Can someone please write this program for me?

Your program will accept as input only unsigned integers in the range 2 .. 65535. If the user enters a value that is invalid, your program must print a helpful error message and prompt the user to enter a new integer.

Your program must be enclosed in a loop that asks the user if s/he wants to factor another integer. Acceptable responses to this prompt are YyNn. Any other input will result in an error message and the user will then be prompted again until s/he enters a valid response. The title line should be printed only one time, and thus will not be in the body of the loop.
Your program output should match the sample output given below, including the repetition of the number being factored in the answer line. There should be no extraneous spaces in that line.
Your program will calculate the prime factors for the input integer and print the answer in the following format:
The factors of XXXX are:
Factor_1Factor_2Factor_3 ...

You must use the algorithm given below to determine the prime factors.

The Algorithm:

Below is a Java method. Given a valid number:

``````{
for(int factor=2; factor <= number; factor++) {
if(number % factor == 0) {
number /= factor;
factor--;
}
}
}
``````
Assembly Guy commented: Don't be so utterly ridiculous -1

First off, we don't do other people's homework for them. Second, we don't do other people's homework for them. And third, we don't do other people's homework for them. Sensing a pattern here yet?

No one here will simply hand you a solution on a silver platter. If you show …

## All 2 Replies

No! Stop being lazy and start to learn!

First off, we don't do other people's homework for them. Second, we don't do other people's homework for them. And third, we don't do other people's homework for them. Sensing a pattern here yet?

No one here will simply hand you a solution on a silver platter. If you show us what you've done, what you've tried to do, and what problems you've had with it, then we'll be happy to help. If you have specific questions, we can answer them, or at least point you in the right direction. If you have a program with a bug you can't swat on your own, we'll be glad to assist, so long as you pay attention to the forum rules and post sensible questions in an intelligent manner that we have some reasonable hope of answering.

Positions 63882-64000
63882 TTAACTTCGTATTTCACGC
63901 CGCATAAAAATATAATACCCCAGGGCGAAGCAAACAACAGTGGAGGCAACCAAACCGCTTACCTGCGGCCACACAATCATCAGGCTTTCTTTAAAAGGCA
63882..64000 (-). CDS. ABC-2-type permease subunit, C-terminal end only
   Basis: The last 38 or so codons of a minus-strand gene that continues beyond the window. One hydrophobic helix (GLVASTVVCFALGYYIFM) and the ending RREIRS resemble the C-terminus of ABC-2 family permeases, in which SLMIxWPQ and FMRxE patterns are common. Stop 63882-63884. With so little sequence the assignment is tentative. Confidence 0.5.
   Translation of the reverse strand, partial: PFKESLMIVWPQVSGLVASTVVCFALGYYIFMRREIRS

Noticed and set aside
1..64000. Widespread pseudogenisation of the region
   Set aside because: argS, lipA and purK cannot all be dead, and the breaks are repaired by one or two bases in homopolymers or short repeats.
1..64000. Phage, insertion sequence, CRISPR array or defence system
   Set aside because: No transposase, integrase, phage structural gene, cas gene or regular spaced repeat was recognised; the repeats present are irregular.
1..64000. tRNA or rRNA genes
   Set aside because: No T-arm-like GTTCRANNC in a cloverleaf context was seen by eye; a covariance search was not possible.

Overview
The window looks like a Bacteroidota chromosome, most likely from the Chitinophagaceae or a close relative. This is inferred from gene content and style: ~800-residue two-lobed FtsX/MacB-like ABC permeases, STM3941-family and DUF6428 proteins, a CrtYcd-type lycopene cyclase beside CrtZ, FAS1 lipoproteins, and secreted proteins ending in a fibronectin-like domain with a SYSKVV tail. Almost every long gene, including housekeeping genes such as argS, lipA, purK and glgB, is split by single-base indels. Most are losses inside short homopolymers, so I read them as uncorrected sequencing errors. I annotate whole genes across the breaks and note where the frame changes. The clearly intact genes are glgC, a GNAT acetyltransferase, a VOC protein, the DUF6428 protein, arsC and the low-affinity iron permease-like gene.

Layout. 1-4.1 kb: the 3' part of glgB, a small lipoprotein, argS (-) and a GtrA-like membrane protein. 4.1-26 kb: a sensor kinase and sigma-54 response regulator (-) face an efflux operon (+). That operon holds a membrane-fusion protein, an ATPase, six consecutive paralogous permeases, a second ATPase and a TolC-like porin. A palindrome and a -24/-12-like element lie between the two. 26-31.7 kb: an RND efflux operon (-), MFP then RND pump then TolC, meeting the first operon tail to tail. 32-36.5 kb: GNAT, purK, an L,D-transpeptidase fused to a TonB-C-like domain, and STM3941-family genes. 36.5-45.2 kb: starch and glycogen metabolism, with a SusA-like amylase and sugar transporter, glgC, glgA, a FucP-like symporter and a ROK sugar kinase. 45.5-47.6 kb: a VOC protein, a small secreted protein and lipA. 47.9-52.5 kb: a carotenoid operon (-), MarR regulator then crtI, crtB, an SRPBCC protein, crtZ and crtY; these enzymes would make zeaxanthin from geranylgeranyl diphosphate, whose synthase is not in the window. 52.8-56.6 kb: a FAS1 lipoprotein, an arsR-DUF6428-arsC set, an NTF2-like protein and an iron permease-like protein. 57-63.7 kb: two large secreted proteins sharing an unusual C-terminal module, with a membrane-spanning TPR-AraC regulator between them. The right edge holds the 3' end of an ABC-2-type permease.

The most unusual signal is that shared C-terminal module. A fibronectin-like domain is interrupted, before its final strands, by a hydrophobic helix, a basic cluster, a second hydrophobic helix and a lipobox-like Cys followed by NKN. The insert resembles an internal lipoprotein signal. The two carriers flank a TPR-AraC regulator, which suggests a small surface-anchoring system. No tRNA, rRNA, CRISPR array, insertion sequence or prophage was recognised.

But just cutting and pasting an assignment into a message, without even prefacing it with something like, "I have this homework problem that I can't solve...", is likely to get you booted from the message boards here and elsewhere - if you're lucky. What happens to you if you are unlucky is... well... let's just say that this guy probably won't be trying that again, on that forum or this one.

And if you think you won't get caught by your professor... think again.

We take this issue seriously here. Very seriously. Asking us to do homework for you is a grave breach of academic ethics on your part, and actually doing so would be an even bigger breach on ours (not that this stops the many fine mercenaries at Freelancer.com, but still). Simply posting this here, in this way, could get you expelled from your school, if someone happens to notice it and blow the whistle on you. Furthermore, it does neither you nor us any good to help you cheat - especially since there's a good chance some day one of us will have to work with you, manage you, or, Eris forefend, fix code you've written. We have an obligation to our profession and our own future sanity to help you become a good programmer, and doing your coursework for you isn't going to do that.

And please don't insult our intelligence by claiming that it isn't a class assignment. It's very easy to spot one, and we have a lot of practice at it. Trust me on this.

Now, if you actually don't know how to create a program that fits the requirements... hmmmn. Reading the book is definitely called for. As is speaking to the professor; while some can be a--holes about office hours, most are more than willing to give extra help, if only to keep their class grades from slipping to the point where they get re-assigned to teach remedial basketweaving.